Edit claims before submission. Editing is one of the most critical components of claims processing that prevents denials and reduces manual rework. Using flexible, HIPAA-compliant editing tools, providers can complete eligibility and network checks, confirm that all data required is entered accurately, and account for custom requirements for special circumstances. By focusing on claim edits up front, providers can submit more clean claims, requiring less manual intervention downstream.
Submit attachments up front. The need for additional information to process a claim, in the form of a medical attachment, is one of the largest causes of payment delays and denials. In addition, it is one of the least adopted electronic transactions, resulting in nearly 80% of medical attachments being sent manually via fax or mail. Instead, use existing technology to identify and submit unsolicited attachments up front. This can be accomplished via secure file transfer from within the EHR workflow, which can marry the claim and the documentation together and send them to the payer as a complete package. One health system reduced attachment-related denials by 88% and saved 1,200 hours of rework in just three months. The cost savings are significant – each electronically submitted attachment saves $3.10 over sending a paper copy.5
More Electronic Processing Means More Visibility
An important outcome of shifting more claims to electronic processing is the increase in visibility. It’s critical at every step in the process for providers and payers to understand the status of a claim: when it was received by the payer, if more information is needed, if the medical attachment was received, if it has been paid, etc. Manual claim status inquiries, typically done by phone, cost a whopping $12.12/inquiry more than checking electronically. Eliminating manual inquiries could save a provider 22 minutes per inquiry. Industry-wide, removing manual inquiries could reduce waste by $3.1B annually.6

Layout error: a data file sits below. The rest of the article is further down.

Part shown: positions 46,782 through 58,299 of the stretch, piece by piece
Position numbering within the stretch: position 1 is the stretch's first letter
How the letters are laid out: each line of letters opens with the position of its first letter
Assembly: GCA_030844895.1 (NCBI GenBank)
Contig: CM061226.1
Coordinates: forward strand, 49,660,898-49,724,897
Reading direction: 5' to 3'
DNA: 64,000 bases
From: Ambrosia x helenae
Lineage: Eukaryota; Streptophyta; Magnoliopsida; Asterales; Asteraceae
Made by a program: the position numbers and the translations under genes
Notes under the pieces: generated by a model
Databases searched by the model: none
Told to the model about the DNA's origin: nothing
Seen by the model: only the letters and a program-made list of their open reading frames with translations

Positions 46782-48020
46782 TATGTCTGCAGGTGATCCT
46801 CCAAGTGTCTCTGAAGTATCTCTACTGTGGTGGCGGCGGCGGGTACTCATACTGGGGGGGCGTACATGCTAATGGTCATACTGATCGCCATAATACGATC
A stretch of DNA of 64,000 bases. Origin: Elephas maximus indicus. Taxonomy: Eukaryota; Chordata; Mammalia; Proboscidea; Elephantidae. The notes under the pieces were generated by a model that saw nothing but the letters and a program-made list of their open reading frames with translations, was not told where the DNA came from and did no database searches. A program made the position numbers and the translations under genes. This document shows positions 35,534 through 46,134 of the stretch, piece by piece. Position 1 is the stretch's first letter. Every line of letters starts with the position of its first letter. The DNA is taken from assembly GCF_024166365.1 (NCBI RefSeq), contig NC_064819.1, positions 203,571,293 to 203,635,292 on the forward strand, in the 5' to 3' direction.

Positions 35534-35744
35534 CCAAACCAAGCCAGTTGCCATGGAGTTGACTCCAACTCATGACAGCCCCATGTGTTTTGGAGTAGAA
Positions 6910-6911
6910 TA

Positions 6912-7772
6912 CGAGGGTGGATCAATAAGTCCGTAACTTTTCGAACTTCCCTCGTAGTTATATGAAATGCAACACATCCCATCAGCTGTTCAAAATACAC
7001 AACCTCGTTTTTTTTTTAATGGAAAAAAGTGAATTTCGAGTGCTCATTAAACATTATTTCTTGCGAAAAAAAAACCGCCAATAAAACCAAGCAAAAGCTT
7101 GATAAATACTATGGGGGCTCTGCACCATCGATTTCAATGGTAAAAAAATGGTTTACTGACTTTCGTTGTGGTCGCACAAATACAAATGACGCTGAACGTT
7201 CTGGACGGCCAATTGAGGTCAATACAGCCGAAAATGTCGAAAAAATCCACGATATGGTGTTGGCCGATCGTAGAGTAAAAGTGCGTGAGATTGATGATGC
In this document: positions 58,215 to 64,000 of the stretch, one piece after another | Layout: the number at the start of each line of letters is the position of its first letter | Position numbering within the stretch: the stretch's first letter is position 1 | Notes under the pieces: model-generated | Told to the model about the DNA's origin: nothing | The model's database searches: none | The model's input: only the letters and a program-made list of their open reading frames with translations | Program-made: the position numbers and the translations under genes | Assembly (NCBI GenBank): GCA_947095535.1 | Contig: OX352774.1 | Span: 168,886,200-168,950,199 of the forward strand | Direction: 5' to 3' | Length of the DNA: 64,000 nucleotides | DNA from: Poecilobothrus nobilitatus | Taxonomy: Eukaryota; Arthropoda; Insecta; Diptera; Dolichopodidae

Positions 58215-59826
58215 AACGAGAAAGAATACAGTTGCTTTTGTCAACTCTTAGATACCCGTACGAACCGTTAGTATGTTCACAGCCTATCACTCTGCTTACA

Make Paper Fly Away for Cleaner Claims Processing
It’s time for the healthcare industry to let go of paper and fax machines – every other industry is far ahead of us. While there will always be some level of paper-based processing, the proportion can be reduced dramatically with collaboration among industry stakeholders and higher adoption of existing technology. Healthcare providers that have made the shift have gained a 75% reduction in staff time dedicated to managing paper claims and an 80% reduction in in-house paper claim volume. Let’s move forward with electronic claims processing that is not only less costly, but also results in faster payment for providers and faster account resolution for patients.
1 2021 CAQH Index: https://www.caqh.org/sites/default/files/explorations/index/2021-caqh-index.pdf
2 Business Insider – Paper Shortages: https://www.businessinsider.com/paper-shortages-election-2022-political-candidates-2022-9
3 2021 CAQH Index: https://www.caqh.org/sites/default/files/explorations/index/2021-caqh-index.pdf
4 2021 CAQH Index: https://www.caqh.org/sites/default/files/explorations/index/2021-caqh-index.pdf
5 2021 CAQH Index: https://www.caqh.org/sites/default/files/explorations/index/2021-caqh-index.pdf
6 2021 CAQH Index: https://www.caqh.org/sites/default/files/explorations/index/2021-caqh-index.pdf